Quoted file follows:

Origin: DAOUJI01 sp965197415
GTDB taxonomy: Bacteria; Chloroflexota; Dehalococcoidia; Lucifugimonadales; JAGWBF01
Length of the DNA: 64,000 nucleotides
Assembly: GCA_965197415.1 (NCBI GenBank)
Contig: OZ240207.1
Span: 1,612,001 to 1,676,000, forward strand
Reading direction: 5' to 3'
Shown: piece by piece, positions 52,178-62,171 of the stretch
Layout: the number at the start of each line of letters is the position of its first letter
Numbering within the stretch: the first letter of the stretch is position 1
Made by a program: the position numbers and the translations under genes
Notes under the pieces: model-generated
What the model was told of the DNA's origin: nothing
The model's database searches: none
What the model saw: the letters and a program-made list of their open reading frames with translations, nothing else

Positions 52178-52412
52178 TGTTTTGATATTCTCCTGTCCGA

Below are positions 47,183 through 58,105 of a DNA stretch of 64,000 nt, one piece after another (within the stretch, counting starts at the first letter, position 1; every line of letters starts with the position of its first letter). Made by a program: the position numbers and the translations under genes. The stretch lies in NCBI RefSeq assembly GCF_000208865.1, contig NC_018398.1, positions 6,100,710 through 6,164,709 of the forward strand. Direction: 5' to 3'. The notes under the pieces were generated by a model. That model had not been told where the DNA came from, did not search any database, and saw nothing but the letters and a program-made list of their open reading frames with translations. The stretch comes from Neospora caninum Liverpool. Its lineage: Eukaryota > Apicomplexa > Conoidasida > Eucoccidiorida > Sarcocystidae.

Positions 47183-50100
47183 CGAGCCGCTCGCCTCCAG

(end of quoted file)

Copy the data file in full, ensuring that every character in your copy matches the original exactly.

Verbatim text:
Origin: DAOUJI01 sp965197415
GTDB taxonomy: Bacteria; Chloroflexota; Dehalococcoidia; Lucifugimonadales; JAGWBF01
Length of the DNA: 64,000 nucleotides
Assembly: GCA_965197415.1 (NCBI GenBank)
Contig: OZ240207.1
Span: 1,612,001 to 1,676,000, forward strand
Reading direction: 5' to 3'
Shown: piece by piece, positions 52,178-62,171 of the stretch
Layout: the number at the start of each line of letters is the position of its first letter
Numbering within the stretch: the first letter of the stretch is position 1
Made by a program: the position numbers and the translations under genes
Notes under the pieces: model-generated
What the model was told of the DNA's origin: nothing
The model's database searches: none
What the model saw: the letters and a program-made list of their open reading frames with translations, nothing else

Positions 52178-52412
52178 TGTTTTGATATTCTCCTGTCCGA

Below are positions 47,183 through 58,105 of a DNA stretch of 64,000 nt, one piece after another (within the stretch, counting starts at the first letter, position 1; every line of letters starts with the position of its first letter). Made by a program: the position numbers and the translations under genes. The stretch lies in NCBI RefSeq assembly GCF_000208865.1, contig NC_018398.1, positions 6,100,710 through 6,164,709 of the forward strand. Direction: 5' to 3'. The notes under the pieces were generated by a model. That model had not been told where the DNA came from, did not search any database, and saw nothing but the letters and a program-made list of their open reading frames with translations. The stretch comes from Neospora caninum Liverpool. Its lineage: Eukaryota > Apicomplexa > Conoidasida > Eucoccidiorida > Sarcocystidae.

Positions 47183-50100
47183 CGAGCCGCTCGCCTCCAG